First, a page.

This illustration provided by the University of Vigo and University...

This illustration provided by the University of Vigo and University College London, depicts a dromaeosaur incubating its eggs as snow falls. The raptor, along with other select dinosaurs, may have evolved to be warm-blooded 180 million years ago, generating their own body heat to withstand chilly temperatures, according to research published in the journal Current Biology Wednesday, May 15, 2024. Credit: AP/Davide Bonadonna

DALLAS — Scientists once thought of dinosaurs as sluggish, cold-blooded creatures. Then research suggested that some could control their body temperature, but when and how that shift came about remained a mystery.

Now, a new study estimates that the first warm-blooded dinosaurs may have roamed the Earth about 180 million years ago, about halfway through the creatures’ time on the planet.

Warm-blooded creatures — including birds, who are descended from dinosaurs, and humans — keep their body temperature constant whether the world around them runs cold or hot. Cold-blooded animals, including reptiles like snakes and lizards, depend on outside sources to control their temperature: For example, basking in the sun to warm up.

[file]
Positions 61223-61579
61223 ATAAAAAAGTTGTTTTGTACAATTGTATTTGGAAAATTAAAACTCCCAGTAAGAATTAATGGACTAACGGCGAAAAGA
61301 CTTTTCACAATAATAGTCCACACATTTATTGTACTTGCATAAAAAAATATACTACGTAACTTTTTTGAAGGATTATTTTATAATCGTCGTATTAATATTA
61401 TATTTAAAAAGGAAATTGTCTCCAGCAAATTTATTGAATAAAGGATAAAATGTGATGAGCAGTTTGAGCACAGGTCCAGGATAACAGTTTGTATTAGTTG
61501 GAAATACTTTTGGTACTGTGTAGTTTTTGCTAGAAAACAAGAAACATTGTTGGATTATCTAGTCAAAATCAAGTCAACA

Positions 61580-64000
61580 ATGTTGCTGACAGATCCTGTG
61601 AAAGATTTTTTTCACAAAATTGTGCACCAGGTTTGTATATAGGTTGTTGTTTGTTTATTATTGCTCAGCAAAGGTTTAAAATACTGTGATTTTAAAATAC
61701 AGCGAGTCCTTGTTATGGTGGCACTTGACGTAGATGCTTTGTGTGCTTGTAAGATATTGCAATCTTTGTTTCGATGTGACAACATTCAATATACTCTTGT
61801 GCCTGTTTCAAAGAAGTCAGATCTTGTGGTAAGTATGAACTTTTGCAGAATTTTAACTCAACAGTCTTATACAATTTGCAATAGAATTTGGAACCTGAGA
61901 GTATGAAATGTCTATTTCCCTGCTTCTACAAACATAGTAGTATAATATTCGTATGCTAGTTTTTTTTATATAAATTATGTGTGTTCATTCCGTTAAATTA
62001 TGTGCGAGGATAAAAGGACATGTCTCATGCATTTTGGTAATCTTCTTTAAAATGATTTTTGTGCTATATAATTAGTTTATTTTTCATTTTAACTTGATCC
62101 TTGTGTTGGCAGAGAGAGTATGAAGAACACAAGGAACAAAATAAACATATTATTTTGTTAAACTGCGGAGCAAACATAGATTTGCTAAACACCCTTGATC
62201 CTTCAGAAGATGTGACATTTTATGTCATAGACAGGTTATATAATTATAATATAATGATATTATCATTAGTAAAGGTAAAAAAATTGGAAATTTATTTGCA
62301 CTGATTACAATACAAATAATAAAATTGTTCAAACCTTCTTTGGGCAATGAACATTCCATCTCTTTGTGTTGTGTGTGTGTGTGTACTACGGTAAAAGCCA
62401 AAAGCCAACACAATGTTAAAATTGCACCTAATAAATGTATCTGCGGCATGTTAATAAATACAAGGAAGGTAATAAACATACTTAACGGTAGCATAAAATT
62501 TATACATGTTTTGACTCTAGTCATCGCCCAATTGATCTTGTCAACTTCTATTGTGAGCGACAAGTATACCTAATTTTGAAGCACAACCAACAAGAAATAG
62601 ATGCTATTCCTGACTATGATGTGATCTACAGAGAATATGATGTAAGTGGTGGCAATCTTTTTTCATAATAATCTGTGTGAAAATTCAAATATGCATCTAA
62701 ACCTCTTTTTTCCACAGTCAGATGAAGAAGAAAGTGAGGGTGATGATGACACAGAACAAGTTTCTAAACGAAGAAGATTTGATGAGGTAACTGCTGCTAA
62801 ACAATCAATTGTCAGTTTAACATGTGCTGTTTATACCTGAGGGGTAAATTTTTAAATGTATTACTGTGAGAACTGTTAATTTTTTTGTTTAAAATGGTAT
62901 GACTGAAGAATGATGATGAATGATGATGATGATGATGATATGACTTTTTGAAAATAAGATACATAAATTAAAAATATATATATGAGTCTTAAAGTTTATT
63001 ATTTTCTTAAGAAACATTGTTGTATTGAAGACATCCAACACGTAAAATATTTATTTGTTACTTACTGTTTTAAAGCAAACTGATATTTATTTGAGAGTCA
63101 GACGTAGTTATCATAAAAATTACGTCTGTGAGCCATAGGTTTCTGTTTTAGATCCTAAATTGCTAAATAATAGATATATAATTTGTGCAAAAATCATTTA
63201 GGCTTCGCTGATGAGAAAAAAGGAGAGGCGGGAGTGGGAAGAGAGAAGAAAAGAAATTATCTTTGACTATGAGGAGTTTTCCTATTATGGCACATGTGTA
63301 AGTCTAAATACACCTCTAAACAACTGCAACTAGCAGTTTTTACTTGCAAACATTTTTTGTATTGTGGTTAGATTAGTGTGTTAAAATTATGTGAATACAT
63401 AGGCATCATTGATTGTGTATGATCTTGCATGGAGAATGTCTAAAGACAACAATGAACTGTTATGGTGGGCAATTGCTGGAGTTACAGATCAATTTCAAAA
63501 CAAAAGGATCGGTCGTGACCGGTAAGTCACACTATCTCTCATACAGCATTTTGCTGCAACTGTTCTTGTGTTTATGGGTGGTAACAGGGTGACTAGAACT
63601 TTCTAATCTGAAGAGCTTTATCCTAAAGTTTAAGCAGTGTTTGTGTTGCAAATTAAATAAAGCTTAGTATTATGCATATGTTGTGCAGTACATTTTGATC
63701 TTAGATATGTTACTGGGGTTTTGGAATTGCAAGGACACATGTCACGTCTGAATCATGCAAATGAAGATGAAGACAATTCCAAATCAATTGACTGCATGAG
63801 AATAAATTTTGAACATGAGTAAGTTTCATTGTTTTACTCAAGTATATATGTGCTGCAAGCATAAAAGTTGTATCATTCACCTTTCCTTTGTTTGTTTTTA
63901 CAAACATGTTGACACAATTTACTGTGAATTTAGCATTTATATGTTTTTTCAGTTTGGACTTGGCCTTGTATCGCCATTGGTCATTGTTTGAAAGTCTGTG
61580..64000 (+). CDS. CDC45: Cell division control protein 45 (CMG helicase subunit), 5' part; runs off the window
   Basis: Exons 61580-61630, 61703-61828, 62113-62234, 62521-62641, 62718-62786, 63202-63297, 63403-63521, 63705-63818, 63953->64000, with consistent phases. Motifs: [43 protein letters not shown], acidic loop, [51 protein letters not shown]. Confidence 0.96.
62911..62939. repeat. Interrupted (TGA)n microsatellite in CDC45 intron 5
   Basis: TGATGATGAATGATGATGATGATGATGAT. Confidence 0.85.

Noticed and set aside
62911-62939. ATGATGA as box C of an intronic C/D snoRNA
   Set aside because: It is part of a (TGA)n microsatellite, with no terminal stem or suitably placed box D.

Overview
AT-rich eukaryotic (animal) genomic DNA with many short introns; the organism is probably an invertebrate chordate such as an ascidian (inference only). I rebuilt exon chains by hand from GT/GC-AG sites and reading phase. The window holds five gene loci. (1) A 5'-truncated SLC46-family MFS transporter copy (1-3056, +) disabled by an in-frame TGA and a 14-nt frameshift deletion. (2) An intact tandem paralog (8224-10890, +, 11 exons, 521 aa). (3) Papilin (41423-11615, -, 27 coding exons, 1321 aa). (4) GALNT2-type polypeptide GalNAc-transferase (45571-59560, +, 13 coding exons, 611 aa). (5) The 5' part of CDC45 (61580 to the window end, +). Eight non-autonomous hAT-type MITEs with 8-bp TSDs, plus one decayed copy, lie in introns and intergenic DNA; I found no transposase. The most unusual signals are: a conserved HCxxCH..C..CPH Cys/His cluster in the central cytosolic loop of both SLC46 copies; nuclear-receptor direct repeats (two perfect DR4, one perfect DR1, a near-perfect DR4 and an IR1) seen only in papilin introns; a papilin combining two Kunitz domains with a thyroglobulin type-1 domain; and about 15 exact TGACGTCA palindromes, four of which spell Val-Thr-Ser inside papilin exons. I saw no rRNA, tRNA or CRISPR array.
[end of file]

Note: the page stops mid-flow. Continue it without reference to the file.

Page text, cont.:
Knowing when dinosaurs evolved their stable internal thermometer could help scientists answer other questions about how they lived, including how active and social they were.

To estimate the origin of the first warm-blooded dinosaurs, researchers analyzed over 1,000 fossils, climate models and dinosaurs’ family trees. They found that two major groups of dinosaurs — which include Tyrannosaurus rex, velociraptors and relatives of triceratops — migrated to chillier areas during the Early Jurassic period, indicating they may have developed the ability to stay warm. A third crop of dinosaurs, which includes brontosaurs, stuck to warmer areas.

“If something is capable of living in the Arctic, or very cold regions, it must have some way of heating up,” said Alfio Allesandro Chiarenza, a study author and a postdoctoral fellow at University College London.

The research was published Wednesday in the journal Current Biology.

Jasmina Wiemann, a postdoctoral fellow at the Field Museum in Chicago, said a dinosaur’s location is not the only way to determine whether it is warm-blooded. Research by Wiemann, who was not involved with the latest study, suggests that warm-blooded dinosaurs may have evolved closer to the beginning of their time on Earth, around 250 million years ago.

She said compiling clues from multiple aspects of dinosaurs’ lives — including their body temperatures and diets — may help scientists paint a clearer picture of when they evolved to be warm-blooded.

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